Besides sleep, I was surprised to learn how much Fitbit embraces meditation and mindfulness. While Charge 4 can guide you through a two-minute breathing exercise, the Sense has a built-in electrodermal (EDA) sensor that can help you meditate for an extended period and then display the results.
By putting your hand on top of the watch face, the Fitbit applies tiny electrical charges to your skin. This measures how the charges interact with your sweat, which may indicate your body's response to stress.
Premium members can see their Stress Management Score, which combines a dozen different data points — including sleep, exercise, and heart rate variability — to produce a number from one to 100. Just as active users may want to see a higher number of steps recorded to help their physical activity, more sedentary seniors may track their Stress Management Score to achieve higher numbers and, presumably, inner peace.
Some data points, like breathing rate and heart rate variability, are exclusive to Premium members. Members also enjoy personalized recommendations based on their data, workouts, games and challenges, guided programs, advanced sleep analytics, and mindfulness and meditation videos from the world-renowned Deepak Chopra. The more you put into self-logging on Premium, such as recording your water and food intake, the more you'll get out of it.
Check out my video below to learn how to optimize your health with your Fitbit!
Since Fitbits are worn around the wrist and can display the time, they can easily replace your everyday watch. For those of you who carry a cell phone, some models can replicate the functions of a smartwatch, setting alarms and displaying your texts and emails. Unlike the much-heralded Apple Watch, Fitbits can work in both Android and iOS environments so that they can sync to most smartphones on the market.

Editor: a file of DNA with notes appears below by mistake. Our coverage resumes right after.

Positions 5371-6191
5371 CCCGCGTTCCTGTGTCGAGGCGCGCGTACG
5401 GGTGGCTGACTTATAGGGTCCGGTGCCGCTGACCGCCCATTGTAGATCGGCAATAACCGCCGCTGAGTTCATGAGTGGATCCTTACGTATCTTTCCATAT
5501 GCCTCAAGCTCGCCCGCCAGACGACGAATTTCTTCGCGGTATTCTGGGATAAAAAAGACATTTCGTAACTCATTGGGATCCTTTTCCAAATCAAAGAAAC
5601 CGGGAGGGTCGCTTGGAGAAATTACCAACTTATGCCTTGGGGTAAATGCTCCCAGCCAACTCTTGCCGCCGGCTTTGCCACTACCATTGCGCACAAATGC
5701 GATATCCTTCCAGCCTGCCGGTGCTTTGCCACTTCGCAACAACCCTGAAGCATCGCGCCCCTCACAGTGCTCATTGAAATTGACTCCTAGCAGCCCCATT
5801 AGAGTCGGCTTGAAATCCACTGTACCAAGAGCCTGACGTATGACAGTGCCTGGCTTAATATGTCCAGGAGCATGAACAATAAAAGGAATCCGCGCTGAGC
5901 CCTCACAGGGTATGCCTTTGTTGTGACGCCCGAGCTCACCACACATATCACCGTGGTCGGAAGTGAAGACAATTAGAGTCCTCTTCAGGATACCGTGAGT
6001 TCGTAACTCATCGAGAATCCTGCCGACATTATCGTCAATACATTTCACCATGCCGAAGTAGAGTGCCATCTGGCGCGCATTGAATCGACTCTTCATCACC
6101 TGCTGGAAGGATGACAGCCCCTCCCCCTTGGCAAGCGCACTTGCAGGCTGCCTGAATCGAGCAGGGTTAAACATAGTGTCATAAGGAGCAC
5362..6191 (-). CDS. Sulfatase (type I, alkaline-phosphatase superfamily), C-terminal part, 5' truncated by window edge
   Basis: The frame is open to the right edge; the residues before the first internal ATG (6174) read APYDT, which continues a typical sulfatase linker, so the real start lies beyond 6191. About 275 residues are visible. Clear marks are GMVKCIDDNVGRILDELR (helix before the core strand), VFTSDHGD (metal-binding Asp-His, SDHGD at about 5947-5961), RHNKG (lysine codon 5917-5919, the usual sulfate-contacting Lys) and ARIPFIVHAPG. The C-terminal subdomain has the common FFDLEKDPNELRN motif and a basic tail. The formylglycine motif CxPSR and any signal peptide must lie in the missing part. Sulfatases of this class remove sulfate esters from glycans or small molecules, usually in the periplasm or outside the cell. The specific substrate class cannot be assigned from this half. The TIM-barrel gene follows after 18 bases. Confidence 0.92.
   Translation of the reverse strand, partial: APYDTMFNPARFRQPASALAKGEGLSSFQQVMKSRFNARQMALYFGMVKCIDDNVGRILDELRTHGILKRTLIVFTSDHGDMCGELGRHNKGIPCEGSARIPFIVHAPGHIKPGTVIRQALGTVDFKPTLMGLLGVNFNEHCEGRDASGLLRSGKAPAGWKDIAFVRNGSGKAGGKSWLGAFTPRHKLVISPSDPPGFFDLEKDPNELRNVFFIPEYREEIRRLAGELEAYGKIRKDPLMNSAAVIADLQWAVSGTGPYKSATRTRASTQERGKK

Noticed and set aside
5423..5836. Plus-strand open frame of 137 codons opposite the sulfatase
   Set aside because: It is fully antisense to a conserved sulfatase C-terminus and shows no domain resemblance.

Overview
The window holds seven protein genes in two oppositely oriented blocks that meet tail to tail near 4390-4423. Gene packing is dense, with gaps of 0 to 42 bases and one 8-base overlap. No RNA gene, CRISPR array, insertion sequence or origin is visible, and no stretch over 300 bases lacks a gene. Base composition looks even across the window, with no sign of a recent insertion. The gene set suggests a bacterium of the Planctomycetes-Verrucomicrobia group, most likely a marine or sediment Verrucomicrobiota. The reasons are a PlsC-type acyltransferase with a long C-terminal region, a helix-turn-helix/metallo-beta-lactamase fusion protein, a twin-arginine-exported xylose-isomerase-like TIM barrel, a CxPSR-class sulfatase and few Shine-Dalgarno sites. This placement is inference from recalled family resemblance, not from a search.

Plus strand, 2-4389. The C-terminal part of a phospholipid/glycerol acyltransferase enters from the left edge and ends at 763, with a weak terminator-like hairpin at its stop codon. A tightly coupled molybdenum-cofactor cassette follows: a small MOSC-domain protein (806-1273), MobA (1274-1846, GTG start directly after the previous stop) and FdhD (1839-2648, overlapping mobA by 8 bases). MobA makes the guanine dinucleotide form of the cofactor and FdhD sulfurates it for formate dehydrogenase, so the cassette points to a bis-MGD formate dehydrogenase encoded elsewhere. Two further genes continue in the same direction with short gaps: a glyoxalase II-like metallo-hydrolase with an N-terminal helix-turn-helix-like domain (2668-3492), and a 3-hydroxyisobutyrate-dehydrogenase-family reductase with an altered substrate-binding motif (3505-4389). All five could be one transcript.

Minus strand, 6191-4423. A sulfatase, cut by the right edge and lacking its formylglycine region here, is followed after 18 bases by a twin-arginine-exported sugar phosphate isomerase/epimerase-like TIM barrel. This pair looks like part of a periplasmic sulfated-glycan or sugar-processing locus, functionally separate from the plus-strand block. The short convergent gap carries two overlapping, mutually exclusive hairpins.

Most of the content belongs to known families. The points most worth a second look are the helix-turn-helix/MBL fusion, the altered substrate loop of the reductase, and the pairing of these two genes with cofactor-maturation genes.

Ironically, while I was impressed with how much Fitbits make users want to move, the smartwatch capability I enjoyed most cuts down on moving. Seniors with cell phones may carry them in a purse or a pocket, or they could be across the room when they hear the ding of an incoming message or ring of a call. Is it important or a waste of time? Instead of walking across the room or fumbling to pull your phone from your pocket or purse, you can just glance at your Fitbit, which will tell you the sender or caller. A tap on your watch allows you to see the message and even answer the phone if desired. As someone who receives more than 100 emails a day, I find that wearing a Fitbit makes it so much easier to manage the digital interruptions of life.
Sense also features other apps and can trigger the voice assistants Amazon Alexa and Google Assistant, so you can verbally ask it questions like, “What's the weather outside?” and see the weather report displayed on the screen.
Overall, I enjoyed the Fitbits and the gamification of data generated from both moving (exercise) and stationary (sleeping and meditation) activities. When it comes to physical activity, as well as mindfulness, your best competition is yourself. (Senior Olympians, please disregard.) Seeing numbers that reflect your activities makes you want to change them for the better. Fitbits provide the data for tracking and offer pathways to achieve success to move those numbers – and you – in the right direction.
Want a closer look at my experience with Fitbit? Check out the video below!